Turning Red and social theory: contextual incongruity, emotions, and media 

Image Source: Max Cortez for Unsplash.com

By Sebastián Ansaldo

The latest Pixar film, Turning Red, has caused an interesting discussion regarding issues of representation, character identification, portrait of adolescent life, etc. Some have even  pointed out that topics presented in the film, such as menstruation, teenage crushes, and sexuality, should not be part of a family film, and should instead be discussed in private. Even though these topics have taken up the bulk of the online conversation, in this post I want to address the film from a social theory perspective, considering its core problematic in my opinion: the new dynamics in intergenerational relations and changes produced by popular culture and media in how we relate with the world. Also, it is a great excuse to discuss emotion and reflexivity in our daily lives.

The film follows Meilin, a 13-year-old Chinese-Canadian student who, due to a curse, transforms into a giant red panda whenever she expresses any strong emotion. Her mother, aunts and grandmother have the same curse, but they have learned to suppress it. During the film, we see how Meilin transitions from being a submissive girl, obedient to her mother’s guidance and expectations, to developing a conduct and behaviour more consistent with her own self-perception and interests.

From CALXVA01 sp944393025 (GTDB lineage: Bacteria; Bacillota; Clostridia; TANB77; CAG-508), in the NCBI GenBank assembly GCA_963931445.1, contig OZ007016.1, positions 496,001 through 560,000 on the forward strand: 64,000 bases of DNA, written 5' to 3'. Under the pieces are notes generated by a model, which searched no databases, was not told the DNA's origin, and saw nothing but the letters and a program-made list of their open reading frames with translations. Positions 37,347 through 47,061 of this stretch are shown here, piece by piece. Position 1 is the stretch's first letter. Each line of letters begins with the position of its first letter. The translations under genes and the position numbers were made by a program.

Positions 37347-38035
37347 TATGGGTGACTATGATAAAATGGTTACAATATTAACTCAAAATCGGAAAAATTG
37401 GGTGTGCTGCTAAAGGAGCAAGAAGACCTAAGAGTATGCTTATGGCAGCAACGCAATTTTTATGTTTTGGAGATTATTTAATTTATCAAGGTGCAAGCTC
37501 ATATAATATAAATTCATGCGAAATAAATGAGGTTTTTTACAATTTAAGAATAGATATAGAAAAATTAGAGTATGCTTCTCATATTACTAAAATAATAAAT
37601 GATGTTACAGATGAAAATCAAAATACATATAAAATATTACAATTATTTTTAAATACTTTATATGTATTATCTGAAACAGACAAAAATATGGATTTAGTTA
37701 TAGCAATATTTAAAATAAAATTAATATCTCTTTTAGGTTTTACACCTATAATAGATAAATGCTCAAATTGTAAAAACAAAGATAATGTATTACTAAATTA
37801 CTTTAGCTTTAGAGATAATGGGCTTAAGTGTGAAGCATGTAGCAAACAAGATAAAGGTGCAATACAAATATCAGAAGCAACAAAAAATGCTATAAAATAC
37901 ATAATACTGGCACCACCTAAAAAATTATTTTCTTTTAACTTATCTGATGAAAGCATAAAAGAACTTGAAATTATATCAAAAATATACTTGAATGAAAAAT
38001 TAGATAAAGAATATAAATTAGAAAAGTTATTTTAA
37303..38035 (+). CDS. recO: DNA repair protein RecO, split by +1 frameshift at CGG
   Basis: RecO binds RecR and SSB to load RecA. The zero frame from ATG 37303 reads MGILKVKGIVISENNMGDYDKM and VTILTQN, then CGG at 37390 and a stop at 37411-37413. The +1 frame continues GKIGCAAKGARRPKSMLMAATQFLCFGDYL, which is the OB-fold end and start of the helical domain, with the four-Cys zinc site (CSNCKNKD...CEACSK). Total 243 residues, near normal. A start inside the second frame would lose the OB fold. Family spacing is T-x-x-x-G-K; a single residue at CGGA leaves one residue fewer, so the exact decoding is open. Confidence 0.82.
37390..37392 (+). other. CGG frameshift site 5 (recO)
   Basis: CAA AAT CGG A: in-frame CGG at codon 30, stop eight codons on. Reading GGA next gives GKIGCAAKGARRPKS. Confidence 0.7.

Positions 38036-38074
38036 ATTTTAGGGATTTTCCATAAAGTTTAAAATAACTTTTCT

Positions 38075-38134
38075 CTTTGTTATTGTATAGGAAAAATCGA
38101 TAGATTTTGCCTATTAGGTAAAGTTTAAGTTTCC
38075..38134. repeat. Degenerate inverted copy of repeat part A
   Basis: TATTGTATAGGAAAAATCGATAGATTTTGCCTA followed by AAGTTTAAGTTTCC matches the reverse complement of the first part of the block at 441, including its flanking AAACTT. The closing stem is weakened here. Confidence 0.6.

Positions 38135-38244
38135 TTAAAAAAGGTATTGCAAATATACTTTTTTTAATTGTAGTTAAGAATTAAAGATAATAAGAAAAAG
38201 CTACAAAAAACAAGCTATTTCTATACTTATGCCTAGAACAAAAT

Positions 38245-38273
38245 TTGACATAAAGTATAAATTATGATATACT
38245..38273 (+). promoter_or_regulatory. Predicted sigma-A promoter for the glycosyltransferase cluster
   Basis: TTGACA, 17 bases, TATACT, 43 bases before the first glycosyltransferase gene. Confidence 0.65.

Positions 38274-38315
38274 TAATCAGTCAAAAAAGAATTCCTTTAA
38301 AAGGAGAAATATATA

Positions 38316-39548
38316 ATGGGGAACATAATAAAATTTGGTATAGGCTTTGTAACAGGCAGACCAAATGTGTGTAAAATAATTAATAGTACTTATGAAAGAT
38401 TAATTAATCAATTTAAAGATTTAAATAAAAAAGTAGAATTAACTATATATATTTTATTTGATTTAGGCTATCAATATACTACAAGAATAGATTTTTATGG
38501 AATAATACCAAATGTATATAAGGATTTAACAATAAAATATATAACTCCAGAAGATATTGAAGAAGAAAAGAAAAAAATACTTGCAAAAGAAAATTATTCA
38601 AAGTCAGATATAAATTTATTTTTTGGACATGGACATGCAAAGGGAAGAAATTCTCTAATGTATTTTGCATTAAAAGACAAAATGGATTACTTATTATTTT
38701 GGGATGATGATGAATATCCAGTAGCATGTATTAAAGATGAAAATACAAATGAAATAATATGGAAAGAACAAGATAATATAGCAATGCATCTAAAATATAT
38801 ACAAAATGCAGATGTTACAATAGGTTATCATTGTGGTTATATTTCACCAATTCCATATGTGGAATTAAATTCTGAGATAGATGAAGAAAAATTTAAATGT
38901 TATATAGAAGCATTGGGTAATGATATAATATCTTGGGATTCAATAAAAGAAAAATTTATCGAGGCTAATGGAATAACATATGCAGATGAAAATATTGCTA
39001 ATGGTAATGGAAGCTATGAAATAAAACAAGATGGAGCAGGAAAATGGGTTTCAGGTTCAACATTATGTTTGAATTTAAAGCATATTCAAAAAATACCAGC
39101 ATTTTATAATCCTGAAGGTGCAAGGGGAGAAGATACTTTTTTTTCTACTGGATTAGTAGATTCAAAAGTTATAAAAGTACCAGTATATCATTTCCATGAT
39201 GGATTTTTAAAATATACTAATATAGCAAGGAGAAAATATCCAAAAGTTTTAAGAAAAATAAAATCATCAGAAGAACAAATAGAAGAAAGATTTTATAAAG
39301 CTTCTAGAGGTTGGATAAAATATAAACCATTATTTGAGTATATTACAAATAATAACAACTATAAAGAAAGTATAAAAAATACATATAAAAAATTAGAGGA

That description could be regarded as the perfect example of what Margaret Archer calls contextual incongruity. Unlike contextual continuity, in which the transmitted intergenerational guidelines shape and exert substantial influence on people when they have to seek vital projects and act to pursue them, in late modern societies, contextual incongruity describes how the patterns and references provided by previous generations are less and less useful, and therefore, wield less influence in the actions of the current generation. Thus, the burden of decision-making lays almost exclusively on the individual and not on family or kinship influence.